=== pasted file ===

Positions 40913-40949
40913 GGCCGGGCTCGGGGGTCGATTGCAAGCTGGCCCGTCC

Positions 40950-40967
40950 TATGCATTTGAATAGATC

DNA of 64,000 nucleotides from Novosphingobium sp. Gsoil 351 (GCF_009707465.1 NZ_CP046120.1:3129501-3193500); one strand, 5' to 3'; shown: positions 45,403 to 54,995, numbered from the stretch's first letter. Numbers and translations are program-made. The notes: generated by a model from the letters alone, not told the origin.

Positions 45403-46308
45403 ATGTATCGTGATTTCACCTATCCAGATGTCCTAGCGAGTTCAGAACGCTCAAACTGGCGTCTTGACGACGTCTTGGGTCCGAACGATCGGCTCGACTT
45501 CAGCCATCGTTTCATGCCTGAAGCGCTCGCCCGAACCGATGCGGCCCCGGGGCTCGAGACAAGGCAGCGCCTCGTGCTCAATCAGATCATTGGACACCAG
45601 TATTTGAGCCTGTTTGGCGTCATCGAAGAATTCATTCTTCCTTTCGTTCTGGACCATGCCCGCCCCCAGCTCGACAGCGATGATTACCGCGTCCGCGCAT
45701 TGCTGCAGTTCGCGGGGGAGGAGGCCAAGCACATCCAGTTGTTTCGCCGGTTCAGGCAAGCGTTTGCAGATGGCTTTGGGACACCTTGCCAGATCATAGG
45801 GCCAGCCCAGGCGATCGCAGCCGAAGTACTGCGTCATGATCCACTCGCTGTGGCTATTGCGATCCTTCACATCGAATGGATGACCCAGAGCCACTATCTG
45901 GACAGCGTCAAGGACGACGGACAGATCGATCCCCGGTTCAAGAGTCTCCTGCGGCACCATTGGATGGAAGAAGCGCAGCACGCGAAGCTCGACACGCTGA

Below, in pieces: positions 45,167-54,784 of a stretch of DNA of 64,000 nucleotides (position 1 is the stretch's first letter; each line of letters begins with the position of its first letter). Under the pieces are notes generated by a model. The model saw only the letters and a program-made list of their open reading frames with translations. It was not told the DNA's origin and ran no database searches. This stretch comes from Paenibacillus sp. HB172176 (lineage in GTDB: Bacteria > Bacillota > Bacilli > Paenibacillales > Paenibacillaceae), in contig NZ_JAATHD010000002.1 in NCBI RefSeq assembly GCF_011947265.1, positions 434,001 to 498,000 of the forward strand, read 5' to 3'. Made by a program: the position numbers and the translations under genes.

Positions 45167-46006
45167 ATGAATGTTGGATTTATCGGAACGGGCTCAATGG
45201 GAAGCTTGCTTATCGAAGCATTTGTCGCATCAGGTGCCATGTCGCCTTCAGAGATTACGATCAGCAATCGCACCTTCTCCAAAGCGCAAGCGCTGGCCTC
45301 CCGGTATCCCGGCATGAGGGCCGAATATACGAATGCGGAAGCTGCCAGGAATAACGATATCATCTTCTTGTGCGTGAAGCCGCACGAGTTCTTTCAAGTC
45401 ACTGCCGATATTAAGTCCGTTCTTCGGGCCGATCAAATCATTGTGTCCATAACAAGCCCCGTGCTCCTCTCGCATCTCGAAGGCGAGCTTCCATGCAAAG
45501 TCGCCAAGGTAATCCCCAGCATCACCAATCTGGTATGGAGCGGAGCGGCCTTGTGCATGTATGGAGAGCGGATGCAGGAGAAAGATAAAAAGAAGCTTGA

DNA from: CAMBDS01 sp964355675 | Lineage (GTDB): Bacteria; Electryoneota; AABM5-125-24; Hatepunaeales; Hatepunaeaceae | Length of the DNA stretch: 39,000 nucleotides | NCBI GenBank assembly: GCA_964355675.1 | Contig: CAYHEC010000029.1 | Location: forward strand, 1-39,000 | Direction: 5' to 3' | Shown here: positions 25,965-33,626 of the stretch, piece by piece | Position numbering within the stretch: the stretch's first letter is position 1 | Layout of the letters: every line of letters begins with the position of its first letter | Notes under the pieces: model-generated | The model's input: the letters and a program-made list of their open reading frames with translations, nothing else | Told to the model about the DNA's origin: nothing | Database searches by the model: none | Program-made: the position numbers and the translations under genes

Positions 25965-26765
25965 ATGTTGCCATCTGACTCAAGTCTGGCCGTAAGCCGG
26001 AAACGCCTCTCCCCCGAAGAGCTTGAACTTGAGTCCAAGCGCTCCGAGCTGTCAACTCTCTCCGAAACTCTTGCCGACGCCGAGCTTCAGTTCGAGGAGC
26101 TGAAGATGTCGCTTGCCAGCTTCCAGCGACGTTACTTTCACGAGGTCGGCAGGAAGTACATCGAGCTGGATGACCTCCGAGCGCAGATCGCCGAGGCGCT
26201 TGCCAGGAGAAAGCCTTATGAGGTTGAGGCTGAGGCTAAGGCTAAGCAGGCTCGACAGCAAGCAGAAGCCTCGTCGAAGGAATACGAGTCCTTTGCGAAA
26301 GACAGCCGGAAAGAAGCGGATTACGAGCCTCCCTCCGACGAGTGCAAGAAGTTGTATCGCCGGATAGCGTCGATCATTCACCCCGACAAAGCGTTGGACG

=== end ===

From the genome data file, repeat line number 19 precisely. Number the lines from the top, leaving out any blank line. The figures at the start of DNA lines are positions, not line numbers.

45501 TCGCCAAGGTAATCCCCAGCATCACCAATCTGGTATGGAGCGGAGCGGCCTTGTGCATGTATGGAGAGCGGATGCAGGAGAAAGATAAAAAGAAGCTTGA